The local bird community has gotten me using eBird. It's sort of social networking for birders -- you can report sightings, keep track of what birds you've seen where, and see what other people are seeing in your area.
The only problem is the user interface for that last part. The data is all there, but asking a question like "Where in this county have people seen broad-tailed hummingbirds so far this spring?" is a lengthy process, involving clicking through many screens and typing the county name (not even a zip code -- you have to type the name). If you want some region smaller than the county, good luck.
I found myself wanting that so often that I wrote an entry page for it.
My Bird Maps page is meant to be used as a smart bookmark (also known as bookmarklets or keyword bookmarks), so you can type birdmap hummingbird or birdmap golden eagle in your location bar as a quick way of searching for a species. It reads the bird you've typed in, and looks through a list of species, and if there's only one bird that matches, it takes you straight to the eBird map to show you where people have reported the bird so far this year.
If there's more than one match -- for instance, for birdmap hummingbird or birdmap sparrow -- it will show you a list of possible matches, and you can click on one to go to the map.
How to make a smart bookmark
I think all the major browsers offer smart bookmarks now, but I can only give details for Firefox. But here's a page about using them in Chrome.
Firefox has made it increasingly difficult with every release to make smart bookmarks. There are a few extensions, such as "Add Bookmark Here", which make it a little easier. But without any extensions installed, here's how you do it in Firefox 36:
First, go to the birdmap page (or whatever page you want to smart-bookmark) and click on the * button that makes a bookmark. Then click on the = next to the *, and in the menu, choose Show all bookmarks. In the dialog that comes up, find the bookmark you just made (maybe in Unsorted bookmarks?) and click on it.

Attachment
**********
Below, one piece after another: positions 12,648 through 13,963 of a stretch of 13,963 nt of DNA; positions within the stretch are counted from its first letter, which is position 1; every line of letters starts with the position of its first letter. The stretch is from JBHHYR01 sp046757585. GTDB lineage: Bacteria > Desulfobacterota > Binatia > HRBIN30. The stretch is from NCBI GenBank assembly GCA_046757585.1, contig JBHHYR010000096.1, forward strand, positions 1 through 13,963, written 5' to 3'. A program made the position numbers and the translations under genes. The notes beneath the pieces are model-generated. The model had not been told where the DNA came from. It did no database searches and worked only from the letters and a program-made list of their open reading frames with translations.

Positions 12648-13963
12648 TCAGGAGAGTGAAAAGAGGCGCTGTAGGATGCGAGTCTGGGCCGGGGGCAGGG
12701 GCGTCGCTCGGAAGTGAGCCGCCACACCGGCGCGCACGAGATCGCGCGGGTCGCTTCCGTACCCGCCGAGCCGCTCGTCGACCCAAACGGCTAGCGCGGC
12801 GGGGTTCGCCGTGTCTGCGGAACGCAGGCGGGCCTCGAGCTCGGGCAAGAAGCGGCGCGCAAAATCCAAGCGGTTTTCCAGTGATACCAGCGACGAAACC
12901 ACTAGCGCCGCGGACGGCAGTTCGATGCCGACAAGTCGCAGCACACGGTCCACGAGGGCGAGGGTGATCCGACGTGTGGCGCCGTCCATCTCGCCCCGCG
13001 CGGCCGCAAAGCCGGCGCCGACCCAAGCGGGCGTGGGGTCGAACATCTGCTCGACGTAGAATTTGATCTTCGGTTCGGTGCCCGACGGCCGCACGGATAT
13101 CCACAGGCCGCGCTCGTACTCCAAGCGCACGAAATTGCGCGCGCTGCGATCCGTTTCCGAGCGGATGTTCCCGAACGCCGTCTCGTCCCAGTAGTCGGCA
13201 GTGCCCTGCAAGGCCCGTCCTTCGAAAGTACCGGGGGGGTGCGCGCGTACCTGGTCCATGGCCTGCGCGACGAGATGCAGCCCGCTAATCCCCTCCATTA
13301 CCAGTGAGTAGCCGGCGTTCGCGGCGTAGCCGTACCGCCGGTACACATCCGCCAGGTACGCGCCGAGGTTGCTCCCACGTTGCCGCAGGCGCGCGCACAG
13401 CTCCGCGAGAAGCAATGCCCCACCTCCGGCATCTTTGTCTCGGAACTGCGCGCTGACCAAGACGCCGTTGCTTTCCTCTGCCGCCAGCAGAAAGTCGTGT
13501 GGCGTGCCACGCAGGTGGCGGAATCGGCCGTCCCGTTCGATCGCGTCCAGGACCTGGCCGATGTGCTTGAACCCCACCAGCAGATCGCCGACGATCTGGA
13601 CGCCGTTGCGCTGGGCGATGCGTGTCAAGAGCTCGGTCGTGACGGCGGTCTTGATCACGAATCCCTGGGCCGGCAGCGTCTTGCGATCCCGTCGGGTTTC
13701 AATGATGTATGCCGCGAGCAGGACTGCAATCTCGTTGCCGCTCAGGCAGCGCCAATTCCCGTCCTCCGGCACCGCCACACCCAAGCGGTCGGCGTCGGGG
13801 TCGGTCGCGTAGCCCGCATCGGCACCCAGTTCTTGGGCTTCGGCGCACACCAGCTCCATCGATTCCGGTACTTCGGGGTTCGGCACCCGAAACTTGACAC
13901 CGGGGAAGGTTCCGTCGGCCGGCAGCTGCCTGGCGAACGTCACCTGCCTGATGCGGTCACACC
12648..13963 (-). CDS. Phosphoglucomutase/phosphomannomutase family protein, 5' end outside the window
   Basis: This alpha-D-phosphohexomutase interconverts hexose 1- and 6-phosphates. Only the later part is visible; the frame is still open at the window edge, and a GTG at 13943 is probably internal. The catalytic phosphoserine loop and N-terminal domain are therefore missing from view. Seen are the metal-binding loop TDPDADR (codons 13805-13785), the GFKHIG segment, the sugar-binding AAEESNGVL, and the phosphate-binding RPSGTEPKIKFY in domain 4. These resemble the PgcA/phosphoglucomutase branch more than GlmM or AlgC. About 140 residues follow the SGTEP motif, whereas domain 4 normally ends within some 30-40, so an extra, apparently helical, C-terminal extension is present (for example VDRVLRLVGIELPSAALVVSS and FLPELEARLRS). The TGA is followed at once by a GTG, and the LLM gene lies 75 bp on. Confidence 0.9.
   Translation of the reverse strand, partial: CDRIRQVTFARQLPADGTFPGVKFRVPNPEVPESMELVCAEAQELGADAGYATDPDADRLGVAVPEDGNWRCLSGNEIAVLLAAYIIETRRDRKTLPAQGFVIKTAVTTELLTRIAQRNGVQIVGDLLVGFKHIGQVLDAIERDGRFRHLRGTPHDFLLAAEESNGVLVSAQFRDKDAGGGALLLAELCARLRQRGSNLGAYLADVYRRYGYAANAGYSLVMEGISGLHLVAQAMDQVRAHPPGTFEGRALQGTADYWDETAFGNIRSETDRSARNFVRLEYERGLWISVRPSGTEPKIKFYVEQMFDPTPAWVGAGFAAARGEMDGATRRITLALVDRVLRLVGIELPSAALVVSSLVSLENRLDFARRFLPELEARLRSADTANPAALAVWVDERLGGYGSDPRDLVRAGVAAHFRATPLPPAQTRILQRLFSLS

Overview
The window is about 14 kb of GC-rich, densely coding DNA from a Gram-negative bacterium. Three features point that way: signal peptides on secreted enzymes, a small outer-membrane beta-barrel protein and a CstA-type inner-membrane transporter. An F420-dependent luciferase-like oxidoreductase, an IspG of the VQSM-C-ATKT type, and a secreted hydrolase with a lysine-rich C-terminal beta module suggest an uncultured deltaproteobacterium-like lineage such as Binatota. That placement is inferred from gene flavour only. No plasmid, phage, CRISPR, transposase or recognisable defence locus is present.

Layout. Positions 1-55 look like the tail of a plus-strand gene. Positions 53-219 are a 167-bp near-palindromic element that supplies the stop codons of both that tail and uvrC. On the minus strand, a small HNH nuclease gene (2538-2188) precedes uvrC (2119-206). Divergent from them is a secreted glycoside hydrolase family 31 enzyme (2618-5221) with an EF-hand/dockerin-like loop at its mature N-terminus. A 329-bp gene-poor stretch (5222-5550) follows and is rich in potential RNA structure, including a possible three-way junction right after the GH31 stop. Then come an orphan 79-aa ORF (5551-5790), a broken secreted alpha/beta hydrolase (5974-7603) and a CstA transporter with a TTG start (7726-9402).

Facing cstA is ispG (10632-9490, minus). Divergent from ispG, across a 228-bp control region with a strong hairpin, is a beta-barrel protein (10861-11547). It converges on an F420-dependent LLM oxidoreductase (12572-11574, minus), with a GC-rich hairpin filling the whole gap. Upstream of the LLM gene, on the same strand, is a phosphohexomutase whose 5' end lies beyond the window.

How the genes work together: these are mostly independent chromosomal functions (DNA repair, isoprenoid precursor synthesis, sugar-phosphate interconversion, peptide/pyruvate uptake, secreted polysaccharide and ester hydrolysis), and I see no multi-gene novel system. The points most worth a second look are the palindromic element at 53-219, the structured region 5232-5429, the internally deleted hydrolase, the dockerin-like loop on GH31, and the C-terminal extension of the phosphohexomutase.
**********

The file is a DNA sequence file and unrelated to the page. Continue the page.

Now you should see a Keyword entry under the Tags entry in the lower right of that dialog.
Change the Location to
Then give it a Keyword of
(or anything else you want to call it).
Close the dialog.
Now, you should be able to go to your location bar and type:
birdmap common raven
and it will take you to my birdmap page. If the bird name specifies
just one bird, like common raven, you'll go straight from there to
the eBird map. If there are lots of possible matches, as with sparrow,
you'll stay on the birdmap page so you can choose which sparrow you want.
How to change the default location
If you're not in Los Alamos, you probably want a way to set your own coordinates. Fortunately, you can; but first you have to get those coordinates.
Here's the fastest way I've found to get coordinates for a region on eBird:
- Click "Explore a Region"
- Type in your region and hit Enter
- Click on the map in the upper right
Then look at the URL: a part of it should look something like this:
If the map isn't right where you want it, try editing the URL, hitting
Enter for each change, and watch the map reload until it points where
you want it to. Then copy the four parameters and add them to your
smart bookmark, like this:
Note that all of the the "env." have been removed.
The only catch is that I got my list of 4-letter eBird codes from an eBird page for New Mexico. I haven't found any way of getting the list for the entire US. So if you want a bird that doesn't occur in New Mexico, my page might not find it. If you like birdmap but want to use it in a different state, contact me and tell me which state you need, and I'll add those birds.
[ 14:30 Apr 06, 2015 More nature/birds | permalink to this entry | comments ]